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Pols, Activists, Allies Laud Respect for Marriage Act Passage

Jennifer Pizer and David Cicilline
From left: Jennifer Pizer and David Cicilline courtesy of the subjects

Beyond protecting marriage equality, though, more needs to be done to assure equal rights for LGBTQ+ Americans, they say.

LGBTQ+ politicians, civil rights activists, and allies are thrilled with the U.S. Senate's passage Tuesday of the Respect for Marriage Act, which will write marriage equality into federal law and protect it from being rescinded by the Supreme Court.

The House of Representatives has already approved the bill, but since the Senate amended it with a religious freedom provision, it has to go back to the House for another vote. If the House OK's it, it will go to President Joe Biden, who had pledged to sign it into law.

Those who praised the Senate vote also noted that there is more to do for LGBTQ+ rights, such as passing the Equality Act, which would guarantee equal rights nationwide, and protecting transgender Americans. A sample of statements released after the vote:

Kelley Robinson, president of the Human Rights Campaign: "Today love won. This is a historic day, marking a much-needed victory for our community. The LGBTQ+ community has faced ongoing deadly violence, legislative assaults and constant threats - including the deadly shooting in Colorado Springs barely one week ago. Today, with the passage of the Respect for Marriage Act in the Senate -- a historic moment that marks the first federal legislative win for LGBTQ+ equality in over ten years, since the repeal of Don't Ask Don't Tell -- the 568,000 same-sex married couples in this country can breathe a sigh of relief that their marriages will be protected from future attacks. The fact that this bill passed with strong bipartisan support -- earning the votes of 12 Republicans -- again demonstrates that marriage equality enjoys growing bipartisan backing, is supported by a wide swath of the American people and is not going anywhere. We are closing this discriminatory chapter of our history -- marriage equality is here to stay. And this is just the beginning -- we have more work to do to fight with and for our transgender community, , our BIPOC community, and our youngest community members with the same passion and energy that we brought to the fight for marriage equality."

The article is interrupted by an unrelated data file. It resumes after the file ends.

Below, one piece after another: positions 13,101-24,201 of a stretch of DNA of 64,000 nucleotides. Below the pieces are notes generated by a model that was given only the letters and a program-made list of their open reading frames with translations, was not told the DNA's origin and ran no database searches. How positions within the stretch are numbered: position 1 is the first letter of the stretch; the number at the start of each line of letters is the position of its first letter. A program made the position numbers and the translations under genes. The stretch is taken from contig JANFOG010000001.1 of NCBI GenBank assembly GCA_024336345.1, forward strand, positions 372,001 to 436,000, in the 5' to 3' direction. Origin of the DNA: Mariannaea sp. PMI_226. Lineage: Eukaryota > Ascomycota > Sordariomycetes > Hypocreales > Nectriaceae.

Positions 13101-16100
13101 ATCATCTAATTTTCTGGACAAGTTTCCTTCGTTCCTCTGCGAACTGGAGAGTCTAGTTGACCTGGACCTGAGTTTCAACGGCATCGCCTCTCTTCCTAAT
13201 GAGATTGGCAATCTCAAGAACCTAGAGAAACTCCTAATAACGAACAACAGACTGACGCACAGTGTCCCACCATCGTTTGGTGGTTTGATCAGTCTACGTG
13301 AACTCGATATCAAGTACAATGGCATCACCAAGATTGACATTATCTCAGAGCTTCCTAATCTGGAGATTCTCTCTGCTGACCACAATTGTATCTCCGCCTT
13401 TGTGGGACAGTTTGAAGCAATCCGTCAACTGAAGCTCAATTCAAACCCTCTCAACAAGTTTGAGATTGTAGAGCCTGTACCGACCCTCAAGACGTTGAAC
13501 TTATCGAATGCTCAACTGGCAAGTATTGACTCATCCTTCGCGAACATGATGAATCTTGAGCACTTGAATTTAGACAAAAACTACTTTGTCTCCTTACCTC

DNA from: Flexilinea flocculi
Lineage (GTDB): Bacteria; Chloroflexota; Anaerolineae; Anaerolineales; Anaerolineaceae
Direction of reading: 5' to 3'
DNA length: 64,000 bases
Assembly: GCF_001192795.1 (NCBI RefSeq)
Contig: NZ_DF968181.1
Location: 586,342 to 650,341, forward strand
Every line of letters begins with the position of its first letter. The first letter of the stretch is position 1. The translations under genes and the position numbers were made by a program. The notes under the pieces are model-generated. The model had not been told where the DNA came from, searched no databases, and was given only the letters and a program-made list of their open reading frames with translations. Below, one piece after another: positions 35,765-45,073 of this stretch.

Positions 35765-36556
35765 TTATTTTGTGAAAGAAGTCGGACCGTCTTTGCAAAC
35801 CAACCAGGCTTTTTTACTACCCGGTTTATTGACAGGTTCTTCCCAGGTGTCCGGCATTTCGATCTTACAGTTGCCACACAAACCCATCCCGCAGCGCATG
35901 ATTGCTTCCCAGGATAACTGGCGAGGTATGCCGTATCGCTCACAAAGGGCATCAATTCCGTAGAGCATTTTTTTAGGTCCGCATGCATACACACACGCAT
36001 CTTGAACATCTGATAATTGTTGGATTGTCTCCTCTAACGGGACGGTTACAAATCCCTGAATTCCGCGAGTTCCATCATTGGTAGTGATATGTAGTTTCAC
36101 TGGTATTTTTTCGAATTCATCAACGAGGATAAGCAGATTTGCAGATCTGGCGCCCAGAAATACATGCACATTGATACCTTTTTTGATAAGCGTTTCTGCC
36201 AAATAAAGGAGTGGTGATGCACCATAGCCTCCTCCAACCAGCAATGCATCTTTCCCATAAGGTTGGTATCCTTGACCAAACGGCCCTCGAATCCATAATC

GLAAD President and CEO Sarah Kate Ellis: "Today's bipartisan passage of the Respect for Marriage Act in the U.S. Senate sends a message of equal protection, dignity, and respect for all same-sex and interracial couples who want to share in the love and commitment of marriage. As so many LGBTQ people face uncertainty and harm on the state level and extremists on the Supreme Court vow to reconsider the landmark Obergefell decision, this victory will provide comfort and security to millions of people and their families. This vote also shows that our leaders, regardless of political affiliation, can get behind common sense legislation that moves our country forward and affirms all families. But our work is not done: Congress must bring the Equality Act to a vote, which would prohibit LGBTQ discrimination in nearly every area of life."

Kasey Suffredini, vice president of advocacy and government affairs at the Trevor Project: "By enshrining the freedom to marry into federal law, this legislation sends a powerful message to LGBTQ families and young people across the nation that you can love who you love with equal protection under the law. We are incredibly thankful to see the bipartisan collaboration that made the Respect for Marriage Act a reality. Bipartisan supermajorities of the general public -- nationwide and in every state -- support marriage equality. It's time to see our country's laws take another step toward reflecting our nation's values. Today demonstrates that the freedom to marry, like all LGBTQ issues, is about people, not politics. And when we work together to implement policies that support LGBTQ communities, we are collectively building a more affirming and accepting society for our LGBTQ friends, family members, and neighbors -- and ultimately, all of us."